In preparation for chemo, I have stopped taking all my vitamins and supplements except for the Vitamin D and the calcium – a recent study showed that Vitamin C not only protected the good cells, but that it protected cancer cells, making them more resistant to chemotherapy drugs. It’s just easier to not take any of them, and hopefully that will help. I need the D and the calcium because of the bone-loss associated with being post-menopausal, and also associated with the aromatase inhibitor that I have been taking. That also is discontinued for the duration – although it’s not known to cause problems with the chemo, it’s normally started afterwards, so the oncologist wants to work it the same way in this case.

So I have my first chemo this coming Friday – they’ll start the Taxol slowly in case I have an allergic reaction. I need to take some steroids the night before and the morning of, to help keep any reaction to a minimum; and I believe they’ll also be giving me an antihistimine, which they did for the Adriamyacin as well.

I’ve been thinking about what to do with my hair (or coming lack thereof), and thought it would be kind of fun to have people sign my bald head like one would sign a cast. The only problem is that I need to come up with something to sign with that will last through washing, but isn’t permanent; and is non-toxic, as well. Brian suggested that I could wrap my head in Saran Wrap when I shower to keep the signatures dry – he pointed out that people who have casts on don’t get the casts wet. I gave him “the look” – eyebrows raised, looking at him over the top of my glasses – ’nuff said ;-}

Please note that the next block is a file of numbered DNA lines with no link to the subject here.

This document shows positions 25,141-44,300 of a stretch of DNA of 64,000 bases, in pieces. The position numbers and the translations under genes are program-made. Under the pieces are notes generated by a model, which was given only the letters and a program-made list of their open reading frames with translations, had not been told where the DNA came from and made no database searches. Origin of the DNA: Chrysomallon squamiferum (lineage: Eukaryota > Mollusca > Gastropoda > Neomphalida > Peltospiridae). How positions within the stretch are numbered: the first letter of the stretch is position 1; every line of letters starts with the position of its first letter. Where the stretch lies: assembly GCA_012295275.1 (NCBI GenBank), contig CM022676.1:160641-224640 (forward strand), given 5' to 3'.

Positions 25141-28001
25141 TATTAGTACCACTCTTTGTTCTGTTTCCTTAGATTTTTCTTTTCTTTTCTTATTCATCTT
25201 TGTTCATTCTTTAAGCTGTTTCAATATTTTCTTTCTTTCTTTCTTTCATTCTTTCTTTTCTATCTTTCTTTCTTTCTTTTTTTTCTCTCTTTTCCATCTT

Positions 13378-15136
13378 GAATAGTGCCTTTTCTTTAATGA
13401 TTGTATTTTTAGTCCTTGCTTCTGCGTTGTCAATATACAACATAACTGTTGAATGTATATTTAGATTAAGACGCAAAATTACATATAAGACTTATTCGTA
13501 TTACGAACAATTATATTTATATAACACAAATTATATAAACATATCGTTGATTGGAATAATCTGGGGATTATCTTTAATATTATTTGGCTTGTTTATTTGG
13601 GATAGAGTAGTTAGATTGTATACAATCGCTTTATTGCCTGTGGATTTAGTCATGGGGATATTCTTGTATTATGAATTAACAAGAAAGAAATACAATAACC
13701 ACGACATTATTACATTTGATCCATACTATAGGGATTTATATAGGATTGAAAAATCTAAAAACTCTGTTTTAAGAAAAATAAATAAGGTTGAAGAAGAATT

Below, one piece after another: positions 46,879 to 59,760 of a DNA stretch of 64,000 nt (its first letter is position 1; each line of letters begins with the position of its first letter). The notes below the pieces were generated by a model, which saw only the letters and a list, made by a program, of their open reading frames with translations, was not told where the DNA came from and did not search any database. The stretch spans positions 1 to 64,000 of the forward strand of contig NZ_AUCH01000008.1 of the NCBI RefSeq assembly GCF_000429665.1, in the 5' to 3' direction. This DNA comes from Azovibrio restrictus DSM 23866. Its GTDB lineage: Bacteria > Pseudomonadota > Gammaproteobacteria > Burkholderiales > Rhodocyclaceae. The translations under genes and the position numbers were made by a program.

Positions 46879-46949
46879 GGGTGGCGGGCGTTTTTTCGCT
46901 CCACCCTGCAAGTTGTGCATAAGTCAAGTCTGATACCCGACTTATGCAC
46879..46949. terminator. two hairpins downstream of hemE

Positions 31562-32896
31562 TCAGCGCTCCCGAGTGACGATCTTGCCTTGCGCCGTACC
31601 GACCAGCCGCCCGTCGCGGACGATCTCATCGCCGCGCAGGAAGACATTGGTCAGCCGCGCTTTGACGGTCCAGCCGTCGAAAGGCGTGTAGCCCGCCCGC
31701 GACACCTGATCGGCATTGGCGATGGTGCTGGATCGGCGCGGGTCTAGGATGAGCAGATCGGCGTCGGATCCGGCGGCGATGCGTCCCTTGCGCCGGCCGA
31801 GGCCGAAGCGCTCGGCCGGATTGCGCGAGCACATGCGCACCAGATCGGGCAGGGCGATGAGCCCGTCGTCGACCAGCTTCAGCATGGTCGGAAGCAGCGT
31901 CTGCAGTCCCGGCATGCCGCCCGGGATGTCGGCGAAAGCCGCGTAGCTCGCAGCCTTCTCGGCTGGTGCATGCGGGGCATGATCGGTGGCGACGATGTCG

We’ve had evening and overnight snow the last few days, and this evening, it started snowing again. At a guess, we’ve had more than an inch-and-a-quarter over three days, but although it did start to accumulate each time, it has melted quickly. This evening, Robin and I took a run/slog around the block (he ran, I slogged), and played in the front yard when we got home. He just loves the snow – he does nose-plants and flips snow around with his nose, so I started lofting clumps at him with my toes and he went nuts! And he loves to lie down in it – guess all that hair insulates him pretty well.

Back to work tomorrow, so I need to go get some rest.


December 6, 2008

This time last year, I was bald. This year, I am painfully short (well, my hair is).

I’ve decided to start keeping track of my hair adventures with this next round of chemo – I have a patchy record from the previous treatment, but am going to start a picture album of the changes I go through this time. I really regret that I didn’t get more pictures of the super-tight curl and the afro in its various stages and colors; although perhaps I can get a digital copy from the radiation oncologist of my ‘tweener stage with the bleached curls and the white roots. Except I have the “deer-in-the-headlights” stare in that one, so it’s not one of my better pictures. I definitely take after my mom that way – we always look like that in posed pictures. Candids are *much* better.